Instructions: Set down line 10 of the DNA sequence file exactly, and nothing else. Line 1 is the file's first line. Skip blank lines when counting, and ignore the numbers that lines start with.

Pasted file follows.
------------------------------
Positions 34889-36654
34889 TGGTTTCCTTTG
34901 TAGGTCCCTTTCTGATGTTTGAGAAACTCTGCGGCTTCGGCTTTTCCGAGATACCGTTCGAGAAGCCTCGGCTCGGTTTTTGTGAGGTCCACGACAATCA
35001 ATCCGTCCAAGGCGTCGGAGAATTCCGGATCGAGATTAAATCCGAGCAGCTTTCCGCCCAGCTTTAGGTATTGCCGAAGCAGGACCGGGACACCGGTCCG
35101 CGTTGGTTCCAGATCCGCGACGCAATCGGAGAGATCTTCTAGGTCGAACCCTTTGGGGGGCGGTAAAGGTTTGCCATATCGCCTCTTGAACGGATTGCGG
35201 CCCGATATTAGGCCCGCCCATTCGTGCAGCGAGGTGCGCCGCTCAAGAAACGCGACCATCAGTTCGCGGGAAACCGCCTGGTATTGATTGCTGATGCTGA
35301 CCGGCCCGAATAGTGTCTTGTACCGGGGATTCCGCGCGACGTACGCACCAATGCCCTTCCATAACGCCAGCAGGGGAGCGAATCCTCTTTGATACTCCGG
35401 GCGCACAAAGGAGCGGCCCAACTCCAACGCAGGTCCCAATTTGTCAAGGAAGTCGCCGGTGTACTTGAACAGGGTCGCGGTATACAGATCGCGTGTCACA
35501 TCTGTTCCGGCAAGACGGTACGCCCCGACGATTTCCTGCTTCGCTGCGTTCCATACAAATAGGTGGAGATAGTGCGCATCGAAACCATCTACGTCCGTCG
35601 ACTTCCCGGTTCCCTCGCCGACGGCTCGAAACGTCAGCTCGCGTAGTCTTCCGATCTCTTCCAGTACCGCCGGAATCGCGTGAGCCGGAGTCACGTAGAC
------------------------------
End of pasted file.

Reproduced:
35601 ACTTCCCGGTTCCCTCGCCGACGGCTCGAAACGTCAGCTCGCGTAGTCTTCCGATCTCTTCCAGTACCGCCGGAATCGCGTGAGCCGGAGTCACGTAGAC